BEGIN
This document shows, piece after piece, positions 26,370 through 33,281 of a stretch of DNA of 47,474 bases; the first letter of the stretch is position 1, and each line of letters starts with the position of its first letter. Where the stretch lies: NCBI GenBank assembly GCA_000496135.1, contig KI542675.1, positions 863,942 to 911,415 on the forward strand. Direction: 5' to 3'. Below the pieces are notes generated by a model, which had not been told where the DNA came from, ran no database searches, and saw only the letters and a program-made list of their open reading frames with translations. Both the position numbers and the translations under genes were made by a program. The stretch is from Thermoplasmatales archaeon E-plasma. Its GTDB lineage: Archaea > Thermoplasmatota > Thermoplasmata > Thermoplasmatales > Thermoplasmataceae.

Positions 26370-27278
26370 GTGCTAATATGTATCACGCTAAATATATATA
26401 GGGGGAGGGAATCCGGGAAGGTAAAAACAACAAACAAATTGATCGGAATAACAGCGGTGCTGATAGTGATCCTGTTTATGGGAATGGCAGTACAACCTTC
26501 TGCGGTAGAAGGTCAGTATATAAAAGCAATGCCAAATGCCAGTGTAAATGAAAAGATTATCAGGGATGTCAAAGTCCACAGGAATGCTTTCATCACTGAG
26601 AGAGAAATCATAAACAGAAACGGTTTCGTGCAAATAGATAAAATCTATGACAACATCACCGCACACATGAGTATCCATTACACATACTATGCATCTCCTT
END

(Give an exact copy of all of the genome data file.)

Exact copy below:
This document shows, piece after piece, positions 26,370 through 33,281 of a stretch of DNA of 47,474 bases; the first letter of the stretch is position 1, and each line of letters starts with the position of its first letter. Where the stretch lies: NCBI GenBank assembly GCA_000496135.1, contig KI542675.1, positions 863,942 to 911,415 on the forward strand. Direction: 5' to 3'. Below the pieces are notes generated by a model, which had not been told where the DNA came from, ran no database searches, and saw only the letters and a program-made list of their open reading frames with translations. Both the position numbers and the translations under genes were made by a program. The stretch is from Thermoplasmatales archaeon E-plasma. Its GTDB lineage: Archaea > Thermoplasmatota > Thermoplasmata > Thermoplasmatales > Thermoplasmataceae.

Positions 26370-27278
26370 GTGCTAATATGTATCACGCTAAATATATATA
26401 GGGGGAGGGAATCCGGGAAGGTAAAAACAACAAACAAATTGATCGGAATAACAGCGGTGCTGATAGTGATCCTGTTTATGGGAATGGCAGTACAACCTTC
26501 TGCGGTAGAAGGTCAGTATATAAAAGCAATGCCAAATGCCAGTGTAAATGAAAAGATTATCAGGGATGTCAAAGTCCACAGGAATGCTTTCATCACTGAG
26601 AGAGAAATCATAAACAGAAACGGTTTCGTGCAAATAGATAAAATCTATGACAACATCACCGCACACATGAGTATCCATTACACATACTATGCATCTCCTT